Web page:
On October 25 a bill on Introducing Amendments to Certain Legislative Acts of the Russian Federation Concerning Activities of Non-profit Organizations was launched in the State Duma. The proposal would introduce a notification procedure (rather than seeking permission) to allow religious organizations to revise their non-constitutive documents. If adopted, this amendment would be relevant for religious, as well as other, organizations.

Regional legislative initiatives did not contradict those on the Federal level. Thus, St. Petersburg and Nizhny Novgorod adopted laws to regulate the transfer of property and land to religious organizations.

On November 22 the Moscow City Duma approved new Moscow City Code of Administrative Offences. They deleted a provision from the original draft, which had caused some concern, that established administrative liability for religious proselytizing in public.

In April the Government ratified administrative regulations relating to the 2006 Law on Non-Profit Organizations; this administrative regulation relaxed reporting requirements exclusively for religious organizations.


State patronage of religious organizations

As previously, it was common practice for various levels of government to provide financial support for religious organizations.

After some debate, the Nizhny Novgorod State Legislature took the practice even further by deciding to allocate a total of 11 million rubles to all organizations of traditional religions in the Oblast; the money was distributed based on the number of adherents in each of the four traditional denominations. They left it to the organizations' discretion how the money would be spent.

Most often authorities financed renovation of churches, many of which are cultural heritage sites. The governments of Moscow, St. Petersburg, Lipetsk and Tver Oblasts provided funds for this purpose in 2007. Most frequently, but not always, the Russian Orthodox Church (ROC) was the beneficiary. The administration of Agin-Buryat Autonomous Region granted 21 million rubles for the construction of a Buddhist complex in Chita.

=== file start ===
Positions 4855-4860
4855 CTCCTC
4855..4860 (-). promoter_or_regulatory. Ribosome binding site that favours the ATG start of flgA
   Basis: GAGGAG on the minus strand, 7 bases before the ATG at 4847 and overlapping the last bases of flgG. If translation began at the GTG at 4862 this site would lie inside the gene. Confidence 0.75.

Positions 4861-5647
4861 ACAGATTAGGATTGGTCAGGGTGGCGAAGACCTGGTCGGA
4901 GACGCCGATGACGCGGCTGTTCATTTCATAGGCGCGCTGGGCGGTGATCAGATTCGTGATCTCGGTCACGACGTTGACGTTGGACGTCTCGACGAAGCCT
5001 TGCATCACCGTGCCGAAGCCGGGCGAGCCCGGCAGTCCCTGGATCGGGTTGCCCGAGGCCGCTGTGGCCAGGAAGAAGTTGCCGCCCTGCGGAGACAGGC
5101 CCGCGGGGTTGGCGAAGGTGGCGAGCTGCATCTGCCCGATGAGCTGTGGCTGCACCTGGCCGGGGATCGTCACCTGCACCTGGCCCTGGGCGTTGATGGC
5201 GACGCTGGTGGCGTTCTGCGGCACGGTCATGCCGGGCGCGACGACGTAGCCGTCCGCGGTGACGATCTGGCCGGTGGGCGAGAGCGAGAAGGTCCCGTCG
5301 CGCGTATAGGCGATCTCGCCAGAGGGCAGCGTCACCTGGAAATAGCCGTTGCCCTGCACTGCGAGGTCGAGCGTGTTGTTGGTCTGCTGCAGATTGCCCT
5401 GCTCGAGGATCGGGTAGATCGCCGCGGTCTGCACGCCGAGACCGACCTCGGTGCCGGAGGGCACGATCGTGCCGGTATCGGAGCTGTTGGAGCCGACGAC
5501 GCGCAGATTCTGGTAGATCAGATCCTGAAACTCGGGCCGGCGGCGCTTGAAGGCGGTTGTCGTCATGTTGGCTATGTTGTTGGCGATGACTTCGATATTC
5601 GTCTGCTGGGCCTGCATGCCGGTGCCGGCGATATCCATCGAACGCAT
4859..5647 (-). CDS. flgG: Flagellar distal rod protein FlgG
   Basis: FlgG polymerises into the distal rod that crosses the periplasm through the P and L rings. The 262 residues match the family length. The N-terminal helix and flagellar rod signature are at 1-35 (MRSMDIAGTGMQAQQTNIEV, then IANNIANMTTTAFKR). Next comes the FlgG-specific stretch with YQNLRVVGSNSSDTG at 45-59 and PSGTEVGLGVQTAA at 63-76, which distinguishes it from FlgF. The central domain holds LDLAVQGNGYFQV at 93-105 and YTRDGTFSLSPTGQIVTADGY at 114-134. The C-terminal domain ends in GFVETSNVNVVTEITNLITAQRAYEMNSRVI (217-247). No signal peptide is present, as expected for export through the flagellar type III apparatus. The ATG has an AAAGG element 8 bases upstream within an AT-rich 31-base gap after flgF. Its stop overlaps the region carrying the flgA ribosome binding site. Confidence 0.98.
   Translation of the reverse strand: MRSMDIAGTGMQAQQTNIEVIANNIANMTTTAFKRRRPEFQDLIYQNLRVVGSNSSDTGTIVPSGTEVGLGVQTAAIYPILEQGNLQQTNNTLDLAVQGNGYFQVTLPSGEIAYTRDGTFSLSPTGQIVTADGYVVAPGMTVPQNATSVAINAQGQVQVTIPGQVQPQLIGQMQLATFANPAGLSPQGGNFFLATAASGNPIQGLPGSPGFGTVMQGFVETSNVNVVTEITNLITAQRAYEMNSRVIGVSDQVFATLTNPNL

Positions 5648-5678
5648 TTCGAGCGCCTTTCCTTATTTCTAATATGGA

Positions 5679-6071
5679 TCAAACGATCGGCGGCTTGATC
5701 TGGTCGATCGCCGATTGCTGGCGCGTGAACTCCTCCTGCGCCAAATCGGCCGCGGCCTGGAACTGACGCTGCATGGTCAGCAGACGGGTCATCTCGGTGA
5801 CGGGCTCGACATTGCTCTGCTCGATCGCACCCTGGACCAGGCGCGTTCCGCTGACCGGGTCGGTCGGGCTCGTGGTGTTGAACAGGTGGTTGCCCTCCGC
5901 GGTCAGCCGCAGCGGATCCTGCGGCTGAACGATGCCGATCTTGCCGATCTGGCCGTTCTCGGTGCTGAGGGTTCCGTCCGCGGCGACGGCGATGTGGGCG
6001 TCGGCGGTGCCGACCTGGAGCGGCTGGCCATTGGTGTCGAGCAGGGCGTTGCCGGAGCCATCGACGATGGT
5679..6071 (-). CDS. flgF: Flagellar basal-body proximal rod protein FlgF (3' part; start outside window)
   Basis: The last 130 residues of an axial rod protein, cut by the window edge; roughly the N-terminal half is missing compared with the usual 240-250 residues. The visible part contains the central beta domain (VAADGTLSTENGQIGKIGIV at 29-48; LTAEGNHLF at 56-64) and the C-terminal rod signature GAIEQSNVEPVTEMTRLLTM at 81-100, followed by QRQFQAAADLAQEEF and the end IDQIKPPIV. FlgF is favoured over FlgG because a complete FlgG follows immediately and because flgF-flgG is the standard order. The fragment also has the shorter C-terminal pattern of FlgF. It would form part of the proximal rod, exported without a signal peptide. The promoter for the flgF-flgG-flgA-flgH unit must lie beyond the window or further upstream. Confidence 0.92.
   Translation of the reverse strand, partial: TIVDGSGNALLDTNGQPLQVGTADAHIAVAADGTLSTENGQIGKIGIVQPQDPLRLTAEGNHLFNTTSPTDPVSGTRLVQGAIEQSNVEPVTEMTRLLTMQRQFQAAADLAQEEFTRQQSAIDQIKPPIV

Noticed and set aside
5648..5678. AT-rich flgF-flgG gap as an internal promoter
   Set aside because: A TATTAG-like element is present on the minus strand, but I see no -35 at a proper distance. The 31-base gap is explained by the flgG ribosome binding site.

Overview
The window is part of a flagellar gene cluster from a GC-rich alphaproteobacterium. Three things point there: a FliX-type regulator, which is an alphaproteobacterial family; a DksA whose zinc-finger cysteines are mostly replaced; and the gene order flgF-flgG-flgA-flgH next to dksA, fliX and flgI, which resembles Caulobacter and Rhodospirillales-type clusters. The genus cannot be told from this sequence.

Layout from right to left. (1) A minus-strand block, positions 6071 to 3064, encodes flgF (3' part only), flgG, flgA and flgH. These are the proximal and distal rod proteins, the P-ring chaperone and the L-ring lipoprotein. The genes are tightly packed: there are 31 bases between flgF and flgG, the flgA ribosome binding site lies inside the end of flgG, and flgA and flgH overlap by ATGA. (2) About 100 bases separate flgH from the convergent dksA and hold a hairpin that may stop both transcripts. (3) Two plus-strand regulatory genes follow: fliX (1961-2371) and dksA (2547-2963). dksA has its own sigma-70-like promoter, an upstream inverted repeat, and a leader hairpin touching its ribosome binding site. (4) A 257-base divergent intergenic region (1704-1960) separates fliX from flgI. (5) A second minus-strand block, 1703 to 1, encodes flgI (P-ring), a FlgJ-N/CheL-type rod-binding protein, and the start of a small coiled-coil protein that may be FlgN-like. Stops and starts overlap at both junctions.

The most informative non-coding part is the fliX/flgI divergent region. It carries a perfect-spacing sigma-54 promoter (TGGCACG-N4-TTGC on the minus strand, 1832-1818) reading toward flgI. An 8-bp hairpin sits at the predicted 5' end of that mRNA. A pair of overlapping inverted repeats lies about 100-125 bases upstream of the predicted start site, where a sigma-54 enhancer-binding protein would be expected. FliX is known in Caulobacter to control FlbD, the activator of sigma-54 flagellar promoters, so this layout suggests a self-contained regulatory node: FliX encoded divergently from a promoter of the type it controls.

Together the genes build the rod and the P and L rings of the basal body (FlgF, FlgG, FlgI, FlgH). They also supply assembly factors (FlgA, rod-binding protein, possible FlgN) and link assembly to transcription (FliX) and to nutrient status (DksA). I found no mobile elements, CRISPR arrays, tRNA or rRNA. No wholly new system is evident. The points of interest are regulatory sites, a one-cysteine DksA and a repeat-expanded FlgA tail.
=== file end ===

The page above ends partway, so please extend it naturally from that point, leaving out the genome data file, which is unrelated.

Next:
There were reports of administrations forcing local businesses to donate to religious organizations. For example, in April several private Moscow-based internet blogs published letters urging local businessmen to :make charitable donations to finance the adornment of the Cathedral of Christ the Savior; and then to send copies of the receipts to the district administration. Businesses that failed to pay before the deadline received overdue debt warnings from the district authorities.

In Bashkortostan, authorities forced public sector employees to donate a portion of their wages to construction of a mosque.

In December, Head of the Federal Agency for Culture and Cinematography, Mikhail Shvydkoi, urged more government funding to support the renovation of church buildings. Dmitry Medvedev, speaking at an official dinner celebrating 90 years of the restoration of Orthodox Patriarchy, said that in 2007 more than 1.5 billion rubles had been allocated to such renovations, and that between 2008 and 2010 an additional 6 billion rubles would be provided.

The government has expressed interest in the support of religious education within the framework of traditional religious organizations. This is especially true for Islamic education, due to competition with imported educational programs from Saudi Arabia and other Muslim countries. The President's Administration claims to have spent 400 million rubles toward Muslim Educational Institutions (universities and madrasahs) in 2007.

Another form of support is donation of land plots to religious organizations for gratis use, including land adjoining monasteries and churches, as well as agricultural (e.g. in Nizhny Novgorod Oblast) and commercial designated plots. For example, the local Eparchy in Kemerovo Oblast received portions of a tourist route in the Alatau Mountains as a donation from the local authorities.